Valve has bought more time in its fight against the Australian Competition and Consumer Commission (ACCC) by filing yet another appeal.
The video game juggernaut was sued by the ACCC back in August 2014 after the consumer rights organization took issue with the lack of a proper Steam refund policy.
After a protracted legal battle, the Federal Court found Valve guilty of breaking consumer law by intentionally excluding statutory guarantees and deliberately modifying warranties.
As a result, the company was hit with a $2.4 million fine in what was declared a landmark victory by ACCC chairman, Rod Sims.
Yet, despite having already lost one appeal, Valve has now applied to the High Court for "special leave" and will again attempt to overturn the Federal Court's decision.
As noted by the Interactive Games & Entertainment Association's Jonny Roses on Twitter, that means the original decision and $2.4 million fine will be put on hold until the High Court moves forward with the appeal, or rejects it outright.
"The Full Court found Valve carried on business in Australia, and was therefore bound by the Australian Consumer Law in its dealings with customers here," said Sims, commenting on the importance of the case after Valve's first appeal was dismissed.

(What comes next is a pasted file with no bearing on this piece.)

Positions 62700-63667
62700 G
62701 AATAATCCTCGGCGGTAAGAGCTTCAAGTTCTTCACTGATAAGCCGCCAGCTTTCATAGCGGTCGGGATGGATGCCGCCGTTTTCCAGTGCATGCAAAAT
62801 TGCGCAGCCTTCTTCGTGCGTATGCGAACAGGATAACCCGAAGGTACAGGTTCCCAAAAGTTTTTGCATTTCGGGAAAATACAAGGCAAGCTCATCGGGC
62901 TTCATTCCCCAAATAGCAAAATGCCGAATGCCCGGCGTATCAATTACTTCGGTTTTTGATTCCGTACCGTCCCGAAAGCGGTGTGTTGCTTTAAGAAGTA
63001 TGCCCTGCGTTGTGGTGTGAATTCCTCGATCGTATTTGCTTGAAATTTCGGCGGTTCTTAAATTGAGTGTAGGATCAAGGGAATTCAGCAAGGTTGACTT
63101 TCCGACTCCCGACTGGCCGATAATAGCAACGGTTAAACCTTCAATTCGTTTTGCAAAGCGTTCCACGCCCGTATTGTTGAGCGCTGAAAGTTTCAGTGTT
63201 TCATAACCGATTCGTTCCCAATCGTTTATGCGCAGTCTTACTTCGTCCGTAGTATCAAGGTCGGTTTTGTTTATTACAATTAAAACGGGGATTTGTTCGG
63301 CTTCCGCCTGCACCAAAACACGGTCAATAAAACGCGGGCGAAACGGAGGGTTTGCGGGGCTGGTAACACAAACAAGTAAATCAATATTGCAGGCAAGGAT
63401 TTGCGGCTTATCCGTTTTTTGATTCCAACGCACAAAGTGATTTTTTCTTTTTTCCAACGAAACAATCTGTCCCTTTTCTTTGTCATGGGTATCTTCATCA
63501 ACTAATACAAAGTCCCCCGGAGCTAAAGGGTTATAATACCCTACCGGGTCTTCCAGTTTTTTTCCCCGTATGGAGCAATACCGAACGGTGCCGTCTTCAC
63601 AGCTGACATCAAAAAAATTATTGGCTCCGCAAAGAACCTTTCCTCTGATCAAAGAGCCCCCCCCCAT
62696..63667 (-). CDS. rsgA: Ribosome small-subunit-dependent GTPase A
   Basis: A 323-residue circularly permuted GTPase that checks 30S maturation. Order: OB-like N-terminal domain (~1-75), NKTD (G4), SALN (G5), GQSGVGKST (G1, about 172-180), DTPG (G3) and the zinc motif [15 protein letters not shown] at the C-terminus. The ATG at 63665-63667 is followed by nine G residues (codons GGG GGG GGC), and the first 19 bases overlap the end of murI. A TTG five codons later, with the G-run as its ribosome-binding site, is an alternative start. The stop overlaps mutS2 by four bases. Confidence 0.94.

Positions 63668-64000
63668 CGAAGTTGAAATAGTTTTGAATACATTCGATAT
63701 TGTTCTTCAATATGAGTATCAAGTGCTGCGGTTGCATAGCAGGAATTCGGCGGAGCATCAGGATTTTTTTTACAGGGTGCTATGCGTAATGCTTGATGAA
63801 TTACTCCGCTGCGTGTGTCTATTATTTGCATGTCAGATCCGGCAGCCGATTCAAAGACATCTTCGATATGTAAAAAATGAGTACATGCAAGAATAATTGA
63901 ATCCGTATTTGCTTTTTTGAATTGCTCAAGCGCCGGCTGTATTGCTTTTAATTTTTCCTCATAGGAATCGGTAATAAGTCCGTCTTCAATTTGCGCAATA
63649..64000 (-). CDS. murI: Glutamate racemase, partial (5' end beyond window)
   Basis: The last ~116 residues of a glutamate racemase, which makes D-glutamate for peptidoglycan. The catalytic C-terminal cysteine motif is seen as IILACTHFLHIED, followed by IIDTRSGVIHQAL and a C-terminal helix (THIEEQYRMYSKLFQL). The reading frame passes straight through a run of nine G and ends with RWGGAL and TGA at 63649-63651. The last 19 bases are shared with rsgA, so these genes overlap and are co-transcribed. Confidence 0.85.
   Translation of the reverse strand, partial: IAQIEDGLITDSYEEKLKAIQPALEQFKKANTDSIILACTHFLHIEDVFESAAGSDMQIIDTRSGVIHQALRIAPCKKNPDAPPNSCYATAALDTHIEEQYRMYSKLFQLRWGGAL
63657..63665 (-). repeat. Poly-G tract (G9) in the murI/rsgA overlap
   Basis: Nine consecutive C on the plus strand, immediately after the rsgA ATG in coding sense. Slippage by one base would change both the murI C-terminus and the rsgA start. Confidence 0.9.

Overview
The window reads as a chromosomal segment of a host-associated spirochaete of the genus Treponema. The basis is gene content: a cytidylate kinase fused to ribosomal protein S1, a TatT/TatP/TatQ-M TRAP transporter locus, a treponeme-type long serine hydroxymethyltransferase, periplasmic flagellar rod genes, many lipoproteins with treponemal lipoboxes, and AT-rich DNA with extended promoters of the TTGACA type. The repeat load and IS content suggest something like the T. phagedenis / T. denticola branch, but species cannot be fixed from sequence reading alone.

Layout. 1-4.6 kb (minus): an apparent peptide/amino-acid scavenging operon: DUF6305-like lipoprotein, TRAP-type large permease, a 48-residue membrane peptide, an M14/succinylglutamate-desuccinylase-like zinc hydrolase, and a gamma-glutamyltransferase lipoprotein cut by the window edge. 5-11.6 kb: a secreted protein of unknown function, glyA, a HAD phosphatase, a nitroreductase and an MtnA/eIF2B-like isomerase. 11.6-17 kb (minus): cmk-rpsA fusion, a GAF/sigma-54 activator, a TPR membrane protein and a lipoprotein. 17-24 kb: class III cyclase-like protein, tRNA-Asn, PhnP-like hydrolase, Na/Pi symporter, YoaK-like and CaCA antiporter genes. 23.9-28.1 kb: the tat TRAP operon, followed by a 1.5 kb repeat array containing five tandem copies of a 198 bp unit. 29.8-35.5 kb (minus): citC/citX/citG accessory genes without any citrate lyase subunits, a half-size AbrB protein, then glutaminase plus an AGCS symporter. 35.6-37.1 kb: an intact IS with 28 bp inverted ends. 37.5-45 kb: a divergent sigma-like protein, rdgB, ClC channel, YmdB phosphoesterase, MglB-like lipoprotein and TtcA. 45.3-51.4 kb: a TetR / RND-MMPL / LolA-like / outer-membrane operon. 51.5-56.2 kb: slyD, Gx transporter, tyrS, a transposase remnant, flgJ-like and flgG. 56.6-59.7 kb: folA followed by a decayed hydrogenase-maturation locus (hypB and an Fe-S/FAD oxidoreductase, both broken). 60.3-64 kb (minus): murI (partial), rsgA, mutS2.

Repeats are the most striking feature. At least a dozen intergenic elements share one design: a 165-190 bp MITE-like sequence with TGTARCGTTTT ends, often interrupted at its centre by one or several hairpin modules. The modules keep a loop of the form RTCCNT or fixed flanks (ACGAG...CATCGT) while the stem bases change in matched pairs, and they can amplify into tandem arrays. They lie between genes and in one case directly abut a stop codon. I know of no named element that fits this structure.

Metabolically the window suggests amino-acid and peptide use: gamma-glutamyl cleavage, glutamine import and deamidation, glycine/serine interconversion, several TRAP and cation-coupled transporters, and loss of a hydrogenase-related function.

"This case sets an important precedent that overseas-based companies that sell to Australians must abide by our law. All goods come with automatic consumer guarantees that they are of acceptable quality and fit for the purpose for which they were sold, even if the business is based overseas."
Ursula K. Le Guin, the immensely popular author who brought literary depth and a tough-minded feminist sensibility to science fiction and fantasy with books like “The Left Hand of Darkness” and the Earthsea series, died on Monday at her home in Portland, Ore. She was 88.
Her son, Theo Downes-Le Guin, confirmed the death. He did not specify a cause but said she had been in poor health for several months.
Ms. Le Guin embraced the standard themes of her chosen genres: sorcery and dragons, spaceships and planetary conflict. But even when her protagonists are male, they avoid the macho posturing of so many science fiction and fantasy heroes. The conflicts they face are typically rooted in a clash of cultures and resolved more by conciliation and self-sacrifice than by swordplay or space battles.